Prayer Guide: Thank you God for being our Protector. Thank you for hearing our prayers and protecting our hearts and minds like a shield whenever we feel anxious, troubled or overwhelmed. We praise you for caring about us and loving us so much. Amen.

 

 

Day 2: God is our Shepherd

 

Psalm 23:1-3 (a psalm of David) The Lord is my shepherd. I have everything I need. He gives me rest in green pastures. He leads me to calm water. He gives me new strength. For the good of his name, he leads me on paths that are right.

 

Opening Tidbit: In an article on the website Modern Farmer, Craig Rogers writes about 10 things he’s learned in his experiences of being a shepherd. In one of his points he shares that the work of shepherding feels like a humble occupation because it is so looked down upon by others. He says that this is because the work of shepherding has always been viewed as the work of the lowly, the down- trodden, and the disrespected. Another observation Rogers makes? That the more concern the shepherd has for each individual animal, the healthier the entire flock will be. He emphasizes shepherds learn quickly that the path to success in shepherding the whole flock depends on having compassion for each individual lamb. Do these two qualities about shepherding sound familiar? Today’s reading focuses on God as our Shepherd.

 

Scripture Study: In the farming world, a shepherd is responsible for the well-being of his flock. How does he do this? By protecting sheep from wild animals, preventing them from getting lost, making sure the sheep have enough to eat and drink, ensuring each ewe mother gives birth safely to each lamb and by compassionately tending to any injured sheep or lamb in the flock. In Psalm 23, probably David’s most well-known psalm, David pictures God as a Shepherd because he gives us everything we need to ensure our physical, emotional and spiritual well-being: rest when we feel weary (green pastures), peace when we feel anxious (calm water), spiritual strength when Satan tempts us (new strength), and guidance to help us do the right things (paths that are right). God is our Shepherd and while his Church is a vast flock, he has compassion for each of us as a precious, individual lamb!

 

Questions to Discuss Together:

1) When you hear the word shepherd, what word pictures do you think of that would describe what a shepherd is and what he does?

 

2) Do you think our world values the occupation of shepherding?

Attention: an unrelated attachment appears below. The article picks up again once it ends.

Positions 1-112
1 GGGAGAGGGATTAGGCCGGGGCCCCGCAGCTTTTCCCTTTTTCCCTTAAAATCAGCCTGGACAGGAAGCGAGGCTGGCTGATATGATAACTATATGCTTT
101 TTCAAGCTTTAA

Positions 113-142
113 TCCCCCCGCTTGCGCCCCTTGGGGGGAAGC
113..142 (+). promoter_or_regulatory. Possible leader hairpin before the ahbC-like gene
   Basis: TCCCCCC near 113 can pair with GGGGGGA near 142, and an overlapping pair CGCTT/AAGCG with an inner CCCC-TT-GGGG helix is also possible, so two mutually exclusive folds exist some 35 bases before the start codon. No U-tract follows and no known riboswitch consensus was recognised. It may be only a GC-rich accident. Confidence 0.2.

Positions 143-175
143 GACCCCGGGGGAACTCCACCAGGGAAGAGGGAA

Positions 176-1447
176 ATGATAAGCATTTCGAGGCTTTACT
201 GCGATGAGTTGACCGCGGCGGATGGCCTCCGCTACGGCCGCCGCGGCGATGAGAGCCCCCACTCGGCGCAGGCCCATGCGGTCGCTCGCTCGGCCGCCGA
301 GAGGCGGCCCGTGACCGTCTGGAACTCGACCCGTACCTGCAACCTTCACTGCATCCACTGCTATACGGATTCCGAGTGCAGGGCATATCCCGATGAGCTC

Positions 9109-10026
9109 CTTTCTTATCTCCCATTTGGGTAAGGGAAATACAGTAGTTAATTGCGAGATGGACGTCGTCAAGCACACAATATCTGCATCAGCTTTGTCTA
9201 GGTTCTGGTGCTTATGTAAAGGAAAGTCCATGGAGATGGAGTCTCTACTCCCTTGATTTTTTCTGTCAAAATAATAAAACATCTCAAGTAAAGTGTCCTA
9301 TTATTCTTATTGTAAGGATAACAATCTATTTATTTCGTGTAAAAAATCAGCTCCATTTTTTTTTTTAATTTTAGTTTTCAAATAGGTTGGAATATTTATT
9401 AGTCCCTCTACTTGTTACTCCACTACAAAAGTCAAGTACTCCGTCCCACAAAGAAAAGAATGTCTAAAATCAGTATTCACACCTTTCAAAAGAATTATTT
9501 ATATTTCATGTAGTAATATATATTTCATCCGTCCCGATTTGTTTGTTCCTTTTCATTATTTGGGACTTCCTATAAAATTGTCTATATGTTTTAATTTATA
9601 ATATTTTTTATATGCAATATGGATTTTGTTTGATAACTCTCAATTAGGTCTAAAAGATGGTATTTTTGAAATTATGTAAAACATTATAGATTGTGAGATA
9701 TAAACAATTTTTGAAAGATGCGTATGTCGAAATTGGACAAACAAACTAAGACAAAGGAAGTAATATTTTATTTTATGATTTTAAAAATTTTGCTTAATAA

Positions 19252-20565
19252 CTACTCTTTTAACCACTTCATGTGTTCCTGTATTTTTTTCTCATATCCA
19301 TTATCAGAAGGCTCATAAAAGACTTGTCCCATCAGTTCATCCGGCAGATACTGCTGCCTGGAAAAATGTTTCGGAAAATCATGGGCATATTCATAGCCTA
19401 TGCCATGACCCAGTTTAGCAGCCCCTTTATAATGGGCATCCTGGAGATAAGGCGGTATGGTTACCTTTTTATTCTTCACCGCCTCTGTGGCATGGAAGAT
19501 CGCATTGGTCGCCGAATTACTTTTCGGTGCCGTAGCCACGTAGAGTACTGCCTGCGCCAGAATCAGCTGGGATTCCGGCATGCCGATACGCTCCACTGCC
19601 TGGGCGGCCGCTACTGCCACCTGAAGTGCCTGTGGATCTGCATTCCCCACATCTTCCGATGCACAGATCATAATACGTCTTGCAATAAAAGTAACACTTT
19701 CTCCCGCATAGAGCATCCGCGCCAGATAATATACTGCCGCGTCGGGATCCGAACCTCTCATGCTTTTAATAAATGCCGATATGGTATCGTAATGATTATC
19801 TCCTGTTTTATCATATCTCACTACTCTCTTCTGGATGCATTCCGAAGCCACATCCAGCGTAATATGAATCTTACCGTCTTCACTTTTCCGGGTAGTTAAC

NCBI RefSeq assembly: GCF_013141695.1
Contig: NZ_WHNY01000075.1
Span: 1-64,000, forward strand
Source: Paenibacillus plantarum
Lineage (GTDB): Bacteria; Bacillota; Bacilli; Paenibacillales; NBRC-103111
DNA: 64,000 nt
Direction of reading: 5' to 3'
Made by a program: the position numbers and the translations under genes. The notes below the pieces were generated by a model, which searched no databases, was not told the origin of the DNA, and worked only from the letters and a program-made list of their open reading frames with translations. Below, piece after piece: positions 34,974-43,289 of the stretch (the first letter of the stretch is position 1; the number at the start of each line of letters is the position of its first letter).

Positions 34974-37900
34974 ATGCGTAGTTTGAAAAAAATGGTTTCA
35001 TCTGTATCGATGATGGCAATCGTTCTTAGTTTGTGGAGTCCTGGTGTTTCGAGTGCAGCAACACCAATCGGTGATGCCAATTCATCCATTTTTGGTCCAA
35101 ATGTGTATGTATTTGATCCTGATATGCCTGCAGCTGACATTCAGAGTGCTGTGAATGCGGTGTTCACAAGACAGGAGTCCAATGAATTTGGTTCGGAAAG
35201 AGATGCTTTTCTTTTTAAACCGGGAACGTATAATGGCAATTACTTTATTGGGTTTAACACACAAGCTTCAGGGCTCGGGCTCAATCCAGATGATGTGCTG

3) In what ways is God your Shepherd? How has he shown you compassion?

 

Prayer Guide: Thank you God for being our Shepherd. Thank you for giving us what we need in all situations: rest, peace, spiritual strength, guidance. Thank you that you give us these things abundantly because you love us as your lambs very much. Amen.

 

 

Day 3: God is our Caring Shepherd

 

Psalm 23:4-6 (a psalm of David) Even if I walk through a very dark valley, I will not be afraid because you are with me. Your rod and your shepherd’s staff comfort me. You prepare a meal for me in front of my enemies. You pour oil of blessing on my head. You give me more than I can hold. Surely your goodness and love will be with me all my life. And I will live in the house of the Lord forever.

 

Opening Tidbit: I had the privilege of growing up a pastor’s kid, which always makes for some fun stories and remembrances. One of my favorites is the summer my dad was asked to be the speaker for children’s week at a Bible camp. It so happened that the lesson my dad was speaking on one day was about Jesus as our Shepherd. In order to help bring perspective to the kids’ understanding of what qualities a shepherd like Jesus should have, my dad asked them this question: “what kinds of shepherds are there?” Fully expecting their answers to be words like good, faithful, and loving, what my dad got instead from one little boy who put up his hand was: “a German shepherd!” Somehow, my dad got things back on track and managed to express to the kids what today’s reading focuses on: how God is our Caring Shepherd.